Machine vision, or machine vision inspection, uses camera and computer technologies to provide imaging-based automatic inspection, process control and robot guidance in manufacturing applications. The concept is simple: quality data is collected every time a product passes through for inspection. The data is then sent into product management systems for process control.
By automatically conducting appearance, character and defect inspections, without the need for human intervention, vision inspection systems can reduce staffing costs as well as decrease the risk of an unfit or faulty product leaving your plant. It can check labels, barcodes, use-by dates, product formation and much more. The best thing is that the system will notify you of a problem immediately — meaning the problem can be rectified before the whole batch is produced and definitely before the product is shipped. (See here for nine ways label inspection systems ensure zero-defect labels.)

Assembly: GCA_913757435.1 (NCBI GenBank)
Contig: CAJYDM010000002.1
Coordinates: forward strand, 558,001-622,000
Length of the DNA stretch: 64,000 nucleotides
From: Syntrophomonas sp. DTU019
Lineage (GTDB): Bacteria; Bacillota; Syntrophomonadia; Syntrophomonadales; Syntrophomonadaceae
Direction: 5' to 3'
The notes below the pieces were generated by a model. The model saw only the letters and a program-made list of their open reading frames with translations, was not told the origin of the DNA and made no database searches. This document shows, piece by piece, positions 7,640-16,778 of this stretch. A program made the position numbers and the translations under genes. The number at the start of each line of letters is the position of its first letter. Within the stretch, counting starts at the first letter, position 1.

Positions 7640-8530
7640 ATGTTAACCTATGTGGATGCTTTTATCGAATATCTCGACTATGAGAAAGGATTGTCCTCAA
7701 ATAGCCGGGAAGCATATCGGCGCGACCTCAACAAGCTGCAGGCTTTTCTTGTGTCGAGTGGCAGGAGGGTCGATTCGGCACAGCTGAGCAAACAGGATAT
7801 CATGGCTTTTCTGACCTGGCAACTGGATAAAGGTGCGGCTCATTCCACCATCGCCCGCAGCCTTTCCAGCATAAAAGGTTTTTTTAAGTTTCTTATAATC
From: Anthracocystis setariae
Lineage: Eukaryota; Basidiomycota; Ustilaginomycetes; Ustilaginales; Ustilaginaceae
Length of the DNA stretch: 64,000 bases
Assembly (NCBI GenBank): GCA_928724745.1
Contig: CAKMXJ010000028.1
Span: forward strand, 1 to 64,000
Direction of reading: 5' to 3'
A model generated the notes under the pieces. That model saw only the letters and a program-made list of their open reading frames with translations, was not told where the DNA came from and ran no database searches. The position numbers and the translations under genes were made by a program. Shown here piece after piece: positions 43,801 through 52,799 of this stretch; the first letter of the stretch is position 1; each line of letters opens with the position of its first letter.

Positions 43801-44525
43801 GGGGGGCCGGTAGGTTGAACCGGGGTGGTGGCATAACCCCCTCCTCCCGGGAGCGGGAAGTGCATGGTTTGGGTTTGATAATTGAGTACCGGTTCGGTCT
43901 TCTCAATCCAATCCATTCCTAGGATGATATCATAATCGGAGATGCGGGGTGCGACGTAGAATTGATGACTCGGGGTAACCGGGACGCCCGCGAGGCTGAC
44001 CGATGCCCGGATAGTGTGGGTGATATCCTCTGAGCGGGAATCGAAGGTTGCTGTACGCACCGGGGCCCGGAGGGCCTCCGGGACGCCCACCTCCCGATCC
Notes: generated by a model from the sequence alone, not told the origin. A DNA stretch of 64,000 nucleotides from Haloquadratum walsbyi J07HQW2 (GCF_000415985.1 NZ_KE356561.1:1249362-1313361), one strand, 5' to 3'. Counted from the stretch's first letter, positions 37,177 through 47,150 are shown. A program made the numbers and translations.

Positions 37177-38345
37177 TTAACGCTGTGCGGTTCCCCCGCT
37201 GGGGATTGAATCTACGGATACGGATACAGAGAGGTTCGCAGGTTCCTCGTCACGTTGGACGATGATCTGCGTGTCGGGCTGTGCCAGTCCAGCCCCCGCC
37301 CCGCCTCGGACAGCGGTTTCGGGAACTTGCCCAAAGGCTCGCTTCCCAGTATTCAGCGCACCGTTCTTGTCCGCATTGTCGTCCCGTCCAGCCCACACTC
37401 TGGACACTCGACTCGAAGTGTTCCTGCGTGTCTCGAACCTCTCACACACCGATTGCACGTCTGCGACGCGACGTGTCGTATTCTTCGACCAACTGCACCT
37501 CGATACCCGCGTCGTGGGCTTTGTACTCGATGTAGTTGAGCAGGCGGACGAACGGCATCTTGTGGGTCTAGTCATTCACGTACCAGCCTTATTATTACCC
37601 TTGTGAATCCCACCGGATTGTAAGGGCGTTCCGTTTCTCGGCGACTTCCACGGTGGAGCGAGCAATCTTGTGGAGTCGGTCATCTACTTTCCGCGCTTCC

For food and beverage manufacturers, this has significant advantages. The system can be used to demonstrate to quality assurance inspectors that you have reliable QA processes in place. More importantly, it also empowers you to improve the overall quality of your goods.
For the affordable price of a vision inspection system, food and beverage manufacturers can reduce the very real risks of a recall. A basic vision inspection system from iQVision can start from just $2,500 to $3,000 — a sound investment when you consider the costs incurred in one recall alone.